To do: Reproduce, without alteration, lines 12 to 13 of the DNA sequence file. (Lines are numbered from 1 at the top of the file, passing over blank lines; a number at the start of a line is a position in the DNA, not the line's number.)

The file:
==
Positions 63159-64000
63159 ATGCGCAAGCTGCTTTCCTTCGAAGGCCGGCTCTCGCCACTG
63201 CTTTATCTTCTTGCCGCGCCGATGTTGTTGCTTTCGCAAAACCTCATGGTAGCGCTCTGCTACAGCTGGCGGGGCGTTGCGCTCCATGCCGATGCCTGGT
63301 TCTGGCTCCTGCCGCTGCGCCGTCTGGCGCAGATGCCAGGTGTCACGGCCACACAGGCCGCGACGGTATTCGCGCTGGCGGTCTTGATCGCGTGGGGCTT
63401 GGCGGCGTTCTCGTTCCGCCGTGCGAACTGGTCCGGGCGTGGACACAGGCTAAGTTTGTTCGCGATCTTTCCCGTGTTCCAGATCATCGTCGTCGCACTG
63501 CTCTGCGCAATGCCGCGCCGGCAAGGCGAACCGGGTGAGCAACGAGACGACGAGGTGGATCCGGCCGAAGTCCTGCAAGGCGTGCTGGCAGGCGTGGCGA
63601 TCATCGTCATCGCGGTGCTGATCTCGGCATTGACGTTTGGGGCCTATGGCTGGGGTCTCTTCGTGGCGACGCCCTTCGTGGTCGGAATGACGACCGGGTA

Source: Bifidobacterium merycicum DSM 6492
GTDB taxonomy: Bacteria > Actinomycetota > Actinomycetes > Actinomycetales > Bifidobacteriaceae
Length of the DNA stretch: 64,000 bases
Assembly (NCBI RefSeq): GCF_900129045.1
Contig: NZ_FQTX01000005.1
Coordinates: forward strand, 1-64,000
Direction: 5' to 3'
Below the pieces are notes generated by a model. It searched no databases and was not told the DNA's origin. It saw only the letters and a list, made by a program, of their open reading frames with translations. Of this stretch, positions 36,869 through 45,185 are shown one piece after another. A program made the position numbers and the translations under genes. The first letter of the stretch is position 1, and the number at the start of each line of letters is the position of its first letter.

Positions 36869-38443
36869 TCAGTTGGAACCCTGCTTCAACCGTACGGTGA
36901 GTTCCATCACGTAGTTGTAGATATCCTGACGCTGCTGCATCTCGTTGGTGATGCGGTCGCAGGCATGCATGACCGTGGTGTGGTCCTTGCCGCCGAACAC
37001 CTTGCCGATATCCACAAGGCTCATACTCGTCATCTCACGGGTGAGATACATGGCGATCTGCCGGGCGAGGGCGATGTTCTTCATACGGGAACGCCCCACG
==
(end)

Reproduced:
Contig: NZ_FQTX01000005.1
Coordinates: forward strand, 1-64,000